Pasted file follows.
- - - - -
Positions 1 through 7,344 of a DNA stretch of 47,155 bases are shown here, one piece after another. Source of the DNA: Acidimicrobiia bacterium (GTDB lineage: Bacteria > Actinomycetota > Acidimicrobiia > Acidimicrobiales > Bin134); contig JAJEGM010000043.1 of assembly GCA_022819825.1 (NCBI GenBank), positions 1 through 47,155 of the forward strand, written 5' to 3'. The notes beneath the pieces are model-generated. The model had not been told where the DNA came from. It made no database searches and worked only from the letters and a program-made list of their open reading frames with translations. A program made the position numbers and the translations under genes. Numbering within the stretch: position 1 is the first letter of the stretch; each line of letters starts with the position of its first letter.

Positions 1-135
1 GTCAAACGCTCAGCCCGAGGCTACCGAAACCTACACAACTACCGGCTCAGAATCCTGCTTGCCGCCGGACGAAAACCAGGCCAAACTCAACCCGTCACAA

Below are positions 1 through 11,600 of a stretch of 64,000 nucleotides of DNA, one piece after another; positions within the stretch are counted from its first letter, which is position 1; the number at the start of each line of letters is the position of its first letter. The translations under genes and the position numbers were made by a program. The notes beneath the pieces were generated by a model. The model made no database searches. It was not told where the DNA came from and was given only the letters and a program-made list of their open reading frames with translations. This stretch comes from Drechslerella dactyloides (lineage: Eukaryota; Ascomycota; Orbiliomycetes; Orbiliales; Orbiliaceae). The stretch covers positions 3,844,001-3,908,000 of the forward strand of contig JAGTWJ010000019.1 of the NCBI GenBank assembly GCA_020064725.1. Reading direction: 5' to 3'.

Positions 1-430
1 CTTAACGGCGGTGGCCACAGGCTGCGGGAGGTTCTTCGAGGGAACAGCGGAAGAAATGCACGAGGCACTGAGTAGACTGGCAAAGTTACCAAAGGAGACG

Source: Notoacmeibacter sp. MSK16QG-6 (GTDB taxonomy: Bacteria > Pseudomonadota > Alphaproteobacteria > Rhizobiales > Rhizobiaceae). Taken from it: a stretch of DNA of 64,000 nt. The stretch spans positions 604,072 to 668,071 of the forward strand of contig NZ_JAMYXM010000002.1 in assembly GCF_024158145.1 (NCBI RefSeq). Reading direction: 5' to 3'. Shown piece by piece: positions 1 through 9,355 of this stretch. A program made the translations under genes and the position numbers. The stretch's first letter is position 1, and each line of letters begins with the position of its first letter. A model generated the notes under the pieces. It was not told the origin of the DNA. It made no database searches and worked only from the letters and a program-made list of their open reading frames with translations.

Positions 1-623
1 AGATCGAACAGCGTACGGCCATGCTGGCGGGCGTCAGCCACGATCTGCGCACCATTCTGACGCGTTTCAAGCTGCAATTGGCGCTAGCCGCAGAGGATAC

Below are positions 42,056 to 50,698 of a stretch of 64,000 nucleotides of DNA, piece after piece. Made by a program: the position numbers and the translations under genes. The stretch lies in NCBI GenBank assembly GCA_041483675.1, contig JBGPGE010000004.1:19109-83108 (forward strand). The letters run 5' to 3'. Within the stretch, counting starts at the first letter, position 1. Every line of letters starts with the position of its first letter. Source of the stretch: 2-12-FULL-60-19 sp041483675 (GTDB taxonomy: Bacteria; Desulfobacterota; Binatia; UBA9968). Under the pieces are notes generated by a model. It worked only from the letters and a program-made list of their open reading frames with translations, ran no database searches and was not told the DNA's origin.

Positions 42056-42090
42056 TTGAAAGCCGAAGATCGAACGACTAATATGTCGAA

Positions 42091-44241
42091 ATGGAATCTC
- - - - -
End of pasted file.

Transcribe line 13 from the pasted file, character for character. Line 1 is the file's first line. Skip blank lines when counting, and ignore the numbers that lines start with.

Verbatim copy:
Positions 42091-44241